Black vomit is usually caused by bleeding in the upper gastrointestinal tract. The bleeding is a sign of an underlying medical problem. Patients who vomit black or dark brown blood, bright red blood, or blood that looks like coffee grounds should see a doctor as soon as possible for evaluation and treatment. Occasionally black vomit can be caused by something a patient has eaten, as in the case of a patient who eats a dark food like chocolate cake and then feels sick. If there is no dietary explanation, however, the dark vomit may be a sign of a medical emergency.
When people experience bleeds in the upper gastrointestinal tract, blood can enter the stomach and the enzymes in the stomach break it down, turning it dark brown or black. This causes black vomit. Some reasons for bleeds can include prolonged vomiting leading to tears in the esophagus, tumors, kidney disease, alcoholism, a ruptured ulcer, internal trauma, and hemorrhagic diseases like yellow fever. Certain medications can also contribute to the development of bleeds, especially when combined with other drugs or used with herbal supplements.
Patients rarely experience black vomit alone. They may also feel generally nauseous, have diarrhea, and experience other symptoms. Feeling faint and disoriented and looking pale are significant causes of concern, as they may indicate that a patient is losing blood internally. When someone starts experiencing black vomit, it is advisable to call a doctor, describe the symptoms and the patient's recent history, and get advice about when and where to seek medical attention.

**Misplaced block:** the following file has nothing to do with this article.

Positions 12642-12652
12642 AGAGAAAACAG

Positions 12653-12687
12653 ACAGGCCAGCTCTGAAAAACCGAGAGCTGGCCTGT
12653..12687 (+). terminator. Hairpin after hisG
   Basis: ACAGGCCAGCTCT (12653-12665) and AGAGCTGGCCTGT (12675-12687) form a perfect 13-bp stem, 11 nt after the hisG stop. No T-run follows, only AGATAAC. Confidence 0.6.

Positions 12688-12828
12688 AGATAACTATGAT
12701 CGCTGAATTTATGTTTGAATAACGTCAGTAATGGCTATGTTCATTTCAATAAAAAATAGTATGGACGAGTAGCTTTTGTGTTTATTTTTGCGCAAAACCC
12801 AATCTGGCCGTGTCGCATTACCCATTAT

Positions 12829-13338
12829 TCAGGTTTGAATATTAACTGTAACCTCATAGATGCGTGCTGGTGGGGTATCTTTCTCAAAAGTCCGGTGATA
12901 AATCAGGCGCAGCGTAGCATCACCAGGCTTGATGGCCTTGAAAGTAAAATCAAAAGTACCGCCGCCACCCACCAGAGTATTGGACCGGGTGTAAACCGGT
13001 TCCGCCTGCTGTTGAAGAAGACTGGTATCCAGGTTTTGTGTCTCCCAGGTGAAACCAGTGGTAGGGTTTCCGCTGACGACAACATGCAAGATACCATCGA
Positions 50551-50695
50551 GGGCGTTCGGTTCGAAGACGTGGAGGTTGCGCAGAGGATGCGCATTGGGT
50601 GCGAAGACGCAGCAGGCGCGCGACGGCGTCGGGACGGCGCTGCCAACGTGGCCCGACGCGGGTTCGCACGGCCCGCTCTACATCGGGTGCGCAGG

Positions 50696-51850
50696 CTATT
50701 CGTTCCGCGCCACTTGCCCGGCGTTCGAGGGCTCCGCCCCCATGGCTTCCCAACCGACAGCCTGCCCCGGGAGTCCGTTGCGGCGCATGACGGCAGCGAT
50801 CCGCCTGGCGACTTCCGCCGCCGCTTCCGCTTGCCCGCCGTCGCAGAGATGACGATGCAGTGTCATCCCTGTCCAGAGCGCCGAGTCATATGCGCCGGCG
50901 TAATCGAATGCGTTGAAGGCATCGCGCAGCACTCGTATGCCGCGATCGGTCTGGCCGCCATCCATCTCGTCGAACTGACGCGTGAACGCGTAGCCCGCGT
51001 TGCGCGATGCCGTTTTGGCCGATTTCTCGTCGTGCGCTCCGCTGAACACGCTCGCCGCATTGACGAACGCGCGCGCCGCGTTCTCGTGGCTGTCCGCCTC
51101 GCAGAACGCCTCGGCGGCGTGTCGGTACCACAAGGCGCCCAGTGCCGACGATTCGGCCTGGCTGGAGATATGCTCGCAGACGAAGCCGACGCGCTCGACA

In a hospital or clinic, a patient can be evaluated with an endoscopy of the gastrointestinal tract, along with medical imaging studies and other tests. This information will be used to find the source of the bleeding and learn more about why it is happening. Treatments can include surgery and medications, depending on the cause of the bleeding, how much blood the patient has lost, and the patient's general condition.
Some people are at increased risk for bleeds in their upper gastrointestinal tracts. They should be alert to signs of a developing bleed and follow any directions they may have received from their physicians. Leaving a bleed untreated can have serious consequences for a patient, including the development of a life threatening medical emergency. Patients should also be aware that if a bleed was experienced in the past, a subsequent episode may have a different cause and a different approach to treatment may be required.